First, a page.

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In Commuity, Alone, in Community: Towards an Understanding of Christian Faith for the Post-Enlightenment, Post-Evangelical, Post-1960s Revolution Generation

Simpson, Gillian (2020) In Commuity, Alone, in Community: Towards an Understanding of Christian Faith for the Post-Enlightenment, Post-Evangelical, Post-1960s Revolution Generation. Paedagogia Christiana, 1 (45). pp. 149-170.

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Abstract

Abstract: The Christian Creeds outline the central beliefs of Christianity, providing a universal statement of faith for Christians everywhere. This is an account of one perspective on the Creeds, which begins in a narrow Christian community, moves through isolation and solitude, and ends at the edges of a new community; a journey which edges towards the human goal of self-acceptance and understanding. The doctrines are often perceived as fact, but are there grounds for a more nuanced approach? Theologically, some insiders have developed new approaches to Christianity, while traditional Church theology maintains a stubborn outward attitude of non-compromise. Others who have attempted to develop a more existential approach have been often vilified and disowned by the Church. But is there a third way? One which encompasses neither theological technicality nor angry emotional rejection, but a gradual dawning, personal realization that we are all moving from one type of community to another, and that the answers lie in doubt rather than certainty. This paper analyses internal and external dialogues the author has experienced, when moving from the confines of a small Evangelical Christian Church community, through solitude, to the tentative edges of a new multi-vocal community. Starting with an analysis of Fowler’s methodology as a tool to evaluate the faith narrative, the author will examine the multiplicity of voices that have informed her journey. She will stop on the way to challenge and encourage the young adult who has become an outsider, to acknowledge the voices of dissenters, to accept a different form of spiritual friendship, and to encounter an evolving community which accepts new voices of gender, doubt and radical interpretation. Finally, she will visit a new creed and ask whether, in the famous words of T. S. Eliot, ‘... the end of all our exploring / Will be to arrive where we started / And know the place for the first time.’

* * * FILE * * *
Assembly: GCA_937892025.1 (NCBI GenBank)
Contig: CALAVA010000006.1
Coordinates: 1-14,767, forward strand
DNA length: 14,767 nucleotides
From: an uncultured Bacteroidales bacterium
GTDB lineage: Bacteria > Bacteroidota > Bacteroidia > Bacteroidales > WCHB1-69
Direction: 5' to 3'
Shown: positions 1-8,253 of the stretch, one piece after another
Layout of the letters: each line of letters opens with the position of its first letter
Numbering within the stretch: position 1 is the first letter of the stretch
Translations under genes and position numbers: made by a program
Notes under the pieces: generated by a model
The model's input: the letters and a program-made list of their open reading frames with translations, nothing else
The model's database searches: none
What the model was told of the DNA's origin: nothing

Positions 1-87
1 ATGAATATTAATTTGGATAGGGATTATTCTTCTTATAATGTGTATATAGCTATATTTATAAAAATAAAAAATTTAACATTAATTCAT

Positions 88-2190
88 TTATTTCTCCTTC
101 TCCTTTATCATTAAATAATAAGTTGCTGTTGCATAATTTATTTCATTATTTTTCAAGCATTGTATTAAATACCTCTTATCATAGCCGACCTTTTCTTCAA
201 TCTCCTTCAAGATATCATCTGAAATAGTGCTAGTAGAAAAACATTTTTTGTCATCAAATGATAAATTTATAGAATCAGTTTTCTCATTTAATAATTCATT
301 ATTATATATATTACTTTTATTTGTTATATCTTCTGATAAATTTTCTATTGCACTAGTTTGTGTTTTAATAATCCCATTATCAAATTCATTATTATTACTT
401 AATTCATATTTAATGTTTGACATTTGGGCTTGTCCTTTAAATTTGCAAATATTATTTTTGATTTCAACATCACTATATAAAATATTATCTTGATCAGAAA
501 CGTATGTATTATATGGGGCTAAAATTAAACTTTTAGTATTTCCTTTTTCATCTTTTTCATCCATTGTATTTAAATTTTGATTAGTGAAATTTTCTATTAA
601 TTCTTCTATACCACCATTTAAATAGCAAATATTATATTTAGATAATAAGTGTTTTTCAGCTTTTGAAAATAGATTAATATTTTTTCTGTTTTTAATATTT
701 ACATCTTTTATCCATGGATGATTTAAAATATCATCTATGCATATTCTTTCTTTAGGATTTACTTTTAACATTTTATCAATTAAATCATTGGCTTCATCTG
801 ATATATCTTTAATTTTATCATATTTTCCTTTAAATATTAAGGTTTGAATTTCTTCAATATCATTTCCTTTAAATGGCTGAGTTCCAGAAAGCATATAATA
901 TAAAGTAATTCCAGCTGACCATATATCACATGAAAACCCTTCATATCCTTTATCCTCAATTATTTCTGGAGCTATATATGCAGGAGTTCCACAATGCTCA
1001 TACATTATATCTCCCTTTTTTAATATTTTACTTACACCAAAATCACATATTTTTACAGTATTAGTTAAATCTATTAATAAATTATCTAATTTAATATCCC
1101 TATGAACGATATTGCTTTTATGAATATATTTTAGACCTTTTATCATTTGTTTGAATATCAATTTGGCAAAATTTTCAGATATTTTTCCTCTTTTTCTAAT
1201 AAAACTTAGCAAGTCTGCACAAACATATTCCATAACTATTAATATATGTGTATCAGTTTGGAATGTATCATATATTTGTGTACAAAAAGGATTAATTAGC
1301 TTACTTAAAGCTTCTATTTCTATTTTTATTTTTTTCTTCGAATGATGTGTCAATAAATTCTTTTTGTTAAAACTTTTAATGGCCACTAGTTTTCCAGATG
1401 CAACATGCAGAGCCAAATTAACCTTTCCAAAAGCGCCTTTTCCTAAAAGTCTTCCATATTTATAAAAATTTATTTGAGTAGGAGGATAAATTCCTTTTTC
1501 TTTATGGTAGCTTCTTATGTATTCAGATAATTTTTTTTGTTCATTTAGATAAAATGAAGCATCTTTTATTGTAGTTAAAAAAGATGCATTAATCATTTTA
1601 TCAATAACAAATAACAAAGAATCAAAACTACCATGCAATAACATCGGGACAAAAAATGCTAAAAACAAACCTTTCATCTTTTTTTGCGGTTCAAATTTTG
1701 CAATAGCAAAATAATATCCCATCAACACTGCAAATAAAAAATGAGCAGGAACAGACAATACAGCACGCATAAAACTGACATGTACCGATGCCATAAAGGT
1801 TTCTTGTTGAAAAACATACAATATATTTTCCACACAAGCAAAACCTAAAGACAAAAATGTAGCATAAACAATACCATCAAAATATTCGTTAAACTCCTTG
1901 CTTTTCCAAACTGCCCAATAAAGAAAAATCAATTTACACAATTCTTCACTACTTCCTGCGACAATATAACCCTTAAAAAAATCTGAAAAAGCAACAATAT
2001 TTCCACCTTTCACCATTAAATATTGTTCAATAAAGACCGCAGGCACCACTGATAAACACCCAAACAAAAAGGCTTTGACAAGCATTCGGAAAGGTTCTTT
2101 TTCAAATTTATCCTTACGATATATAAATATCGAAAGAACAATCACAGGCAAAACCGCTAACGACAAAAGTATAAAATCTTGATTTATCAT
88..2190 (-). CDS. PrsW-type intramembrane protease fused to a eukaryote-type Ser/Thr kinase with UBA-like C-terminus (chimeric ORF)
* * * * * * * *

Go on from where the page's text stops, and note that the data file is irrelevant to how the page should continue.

Item Type: Article
Status: Published
Subjects: B Philosophy. Psychology. Religion > BR Christianity
School/Department: School of Humanities
URI: http://ray.yorksj.ac.uk/id/eprint/4560

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